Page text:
The Identity and Passport Service [IPS] has cancelled an overly complicated replacement online passport applications system after rising costs and glitches which led to about 5,000 applications becoming stuck in the system.
The IPS told Computer Weekly that it has written of £10.9m in development costs because of the cancellation of the Electronic Passport Application system, known as EPA2.
When the system went live in 2006 passport applications became jammed in the system, there were “quirks in the software”, and performance slowed to the point where a backlog of 5,000 applications built up. The delays put holidays of some applicants at risk. The IPS withdrew EPA2 while staff worked on its re-launch.
But IPS says the costs of a simplified system and an inability to recover the investment before new systems become available in 2011 meant that any further spending on EPA2 could not be justified.
In the absence of the system, the IPS has reverted to using the older EPA1. Compared to EPA2, if it were functioning correctly, EPA1 has no facility for paying online, is much slower because applications can take up to four weeks, and it requires paperwork with applicants to be exchanged in the post.
The IPS has also owned up to what went wrong on two other major IT projects last year. But unusually for any government department, the IPS has published the lessons.
Bernard Herdan, its Executive Director for Service Planning and Delivery, has told Computer Weekly he wants others working on major IT-based projects and programmes to avoid similar mistakes.
This month the IPS completes the roll-out nationwide of IT systems for 68 offices it has set up to interview first-time applicants for passports – the so-called Authentication By Interview project.
Herdan said that the IPS was over-optimistic about how quickly the IT could be rolled out and 600 new staff recruited to interview applicants. The start of the rollout was delayed by about six months – and there were difficulties synchronising the hiring of staff with the rollout of IT to support them.
The IPS hired too many people too soon – but their start dates were delayed because the IT was not ready and some decided not to take up the job. When the IPS began recruiting again this took longer than expected because security checks on new personnel became more stringent – so existing staff had to cover for the recruits to avoid a waste of money from empty offices and unused IT systems.
But IPS had successes with three large projects last year – and learned lessons from the parts of Authentication By Interview which went well, in particular the testing of new processes by having staff use, in live operations, paper instead of IT systems.
The IPS began the annual reporting of lessons from its major IT-based projects and programmes in 2007 after a call by Computer Weekly that it, and other departments, should do so. We had made the challenge on BBC R4 – which Herdan accepted on air.
The openness and experience of IPS on major IT-based projects has earned the IPS the respect of other departments – in 2007 it won a civil service award for the Best Project and Programme Management across government.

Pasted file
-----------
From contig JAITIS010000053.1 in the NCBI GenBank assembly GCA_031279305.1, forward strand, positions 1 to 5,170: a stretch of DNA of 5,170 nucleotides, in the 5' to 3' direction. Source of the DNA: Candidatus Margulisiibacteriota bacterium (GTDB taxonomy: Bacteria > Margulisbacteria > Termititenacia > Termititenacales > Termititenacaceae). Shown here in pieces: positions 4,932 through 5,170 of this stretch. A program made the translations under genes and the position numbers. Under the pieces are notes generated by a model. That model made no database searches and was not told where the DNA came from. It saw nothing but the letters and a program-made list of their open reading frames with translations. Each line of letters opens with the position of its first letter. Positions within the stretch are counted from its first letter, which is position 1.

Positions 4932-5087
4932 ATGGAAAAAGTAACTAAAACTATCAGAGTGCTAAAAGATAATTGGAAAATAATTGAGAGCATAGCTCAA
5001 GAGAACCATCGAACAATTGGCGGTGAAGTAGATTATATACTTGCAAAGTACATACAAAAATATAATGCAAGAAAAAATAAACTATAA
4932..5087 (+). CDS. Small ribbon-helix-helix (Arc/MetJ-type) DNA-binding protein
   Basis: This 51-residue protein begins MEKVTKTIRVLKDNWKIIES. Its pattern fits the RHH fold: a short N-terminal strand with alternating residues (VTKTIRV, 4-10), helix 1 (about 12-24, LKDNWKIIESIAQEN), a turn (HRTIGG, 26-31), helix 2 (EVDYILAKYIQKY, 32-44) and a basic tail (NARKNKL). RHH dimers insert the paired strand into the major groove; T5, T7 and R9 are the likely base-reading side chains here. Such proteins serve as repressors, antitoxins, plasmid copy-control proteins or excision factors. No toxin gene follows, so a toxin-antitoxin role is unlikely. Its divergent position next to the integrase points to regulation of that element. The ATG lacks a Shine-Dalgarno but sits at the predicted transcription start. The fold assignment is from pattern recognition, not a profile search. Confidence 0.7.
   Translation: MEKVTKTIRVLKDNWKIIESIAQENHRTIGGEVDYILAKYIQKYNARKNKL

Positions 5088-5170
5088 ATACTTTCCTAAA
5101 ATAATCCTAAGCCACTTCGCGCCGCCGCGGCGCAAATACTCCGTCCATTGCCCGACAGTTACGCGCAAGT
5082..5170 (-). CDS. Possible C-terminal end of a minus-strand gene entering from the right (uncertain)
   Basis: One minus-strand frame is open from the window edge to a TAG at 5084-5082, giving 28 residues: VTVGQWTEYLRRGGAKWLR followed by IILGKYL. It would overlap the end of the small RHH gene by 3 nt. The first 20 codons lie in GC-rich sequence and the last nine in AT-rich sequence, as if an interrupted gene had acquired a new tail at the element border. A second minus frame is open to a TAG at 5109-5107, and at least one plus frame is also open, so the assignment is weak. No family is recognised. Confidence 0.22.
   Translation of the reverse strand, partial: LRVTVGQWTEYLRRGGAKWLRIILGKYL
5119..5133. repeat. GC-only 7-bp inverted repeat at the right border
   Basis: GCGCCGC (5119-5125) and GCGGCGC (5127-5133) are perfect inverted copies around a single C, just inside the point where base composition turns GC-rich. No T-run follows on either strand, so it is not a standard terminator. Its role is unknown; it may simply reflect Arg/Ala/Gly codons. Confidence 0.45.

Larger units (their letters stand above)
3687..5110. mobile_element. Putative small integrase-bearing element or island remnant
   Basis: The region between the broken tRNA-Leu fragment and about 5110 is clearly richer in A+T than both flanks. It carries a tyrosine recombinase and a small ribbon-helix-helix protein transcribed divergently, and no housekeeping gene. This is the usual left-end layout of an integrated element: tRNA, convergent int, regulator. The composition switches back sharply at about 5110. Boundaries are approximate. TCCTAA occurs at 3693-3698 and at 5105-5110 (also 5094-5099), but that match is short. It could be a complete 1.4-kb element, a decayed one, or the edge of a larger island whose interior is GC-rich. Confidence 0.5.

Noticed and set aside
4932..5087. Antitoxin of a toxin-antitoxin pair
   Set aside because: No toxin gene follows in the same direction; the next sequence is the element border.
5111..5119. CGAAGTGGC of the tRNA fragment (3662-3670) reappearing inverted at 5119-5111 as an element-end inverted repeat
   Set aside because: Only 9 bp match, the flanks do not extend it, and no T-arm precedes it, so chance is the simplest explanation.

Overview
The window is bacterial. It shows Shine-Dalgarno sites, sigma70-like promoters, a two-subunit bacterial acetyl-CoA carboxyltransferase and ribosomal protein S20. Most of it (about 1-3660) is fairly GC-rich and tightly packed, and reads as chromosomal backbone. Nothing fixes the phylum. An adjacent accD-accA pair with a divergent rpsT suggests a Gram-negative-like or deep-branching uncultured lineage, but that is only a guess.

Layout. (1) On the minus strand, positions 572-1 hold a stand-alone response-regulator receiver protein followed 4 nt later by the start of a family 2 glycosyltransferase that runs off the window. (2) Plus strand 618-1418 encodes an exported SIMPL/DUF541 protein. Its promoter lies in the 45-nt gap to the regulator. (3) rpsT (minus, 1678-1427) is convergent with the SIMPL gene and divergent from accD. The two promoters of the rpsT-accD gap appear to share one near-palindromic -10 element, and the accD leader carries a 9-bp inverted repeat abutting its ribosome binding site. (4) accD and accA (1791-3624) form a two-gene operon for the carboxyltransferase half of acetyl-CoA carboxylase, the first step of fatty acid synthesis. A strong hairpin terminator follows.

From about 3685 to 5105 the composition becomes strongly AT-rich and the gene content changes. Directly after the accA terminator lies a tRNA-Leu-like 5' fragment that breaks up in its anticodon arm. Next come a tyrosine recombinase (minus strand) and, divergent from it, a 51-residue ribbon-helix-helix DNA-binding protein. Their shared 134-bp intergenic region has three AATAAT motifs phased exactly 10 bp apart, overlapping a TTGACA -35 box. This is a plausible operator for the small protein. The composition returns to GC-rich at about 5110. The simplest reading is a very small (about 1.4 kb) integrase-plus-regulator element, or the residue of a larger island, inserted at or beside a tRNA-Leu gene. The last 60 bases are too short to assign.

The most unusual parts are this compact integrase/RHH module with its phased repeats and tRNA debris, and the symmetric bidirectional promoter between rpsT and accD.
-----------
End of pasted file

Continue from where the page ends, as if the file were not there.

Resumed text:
Herdan said in 2007 he’d welcome it if other government departments published the lessons from its key projects. But so far none has. HM Revenue and Customs flatly rejected the idea when it was suggested to Paul Gray, its then chairman, by MP Richard Bacon, a member of the Public Accounts Committee. Bacon campaigns for less secrecy over government IT projects.
On EPA2 a spokesman for the IPS said that £10.9m in development costs over 2006-07 and 2007-08 has been written off. He said:
“It was indicated last year that IPS would be seeking to simplify the EPA2 system and that once it was in a position to re-launch EPA2, its implementation would have to be accommodated within the other planned business/system changes IPS had planned for 2007.
“The costs of the simplified system, and IPS’s inability to recover its investment before new systems became available meant that further investment was not justified.
“After careful consideration and evaluation of technical and commercial considerations the IPS Management Board decided to cancel the project. IPS is satisfied that this is the right decision and rather than plough on and potentially invest further in transitional and support costs, agreed it was better to stop and seek to acquire a modern on line channel. This will now form part of the projects and contracts procured through the NIS [National Identity Scheme’s] Strategic Supplier Framework.
“Currently IPS is solely using EPA1 and this will continue until 2011 when it will be replaced by a modern online channel.”
Nothing astonishes us more than frankness, common sense and plain dealing.
This is why we’re taken aback when officials at IPS discuss openly what mistakes they’ve made. It makes us think that IPS knows what it is doing.
And when HM Revenue and Customs refuses to discuss openly its mistakes it gives us a feeling it is burdened with the complexity of its operations and ageing IT systems. This may be an incorrect impression – but it’s the message it sends to MPs and the media.
Doubtless the IPS will continue to make mistakes. But publishing details of them means the mistakes are a useful, and even a positive, experience – if others learn from them. We congratulate the IPS on its openness.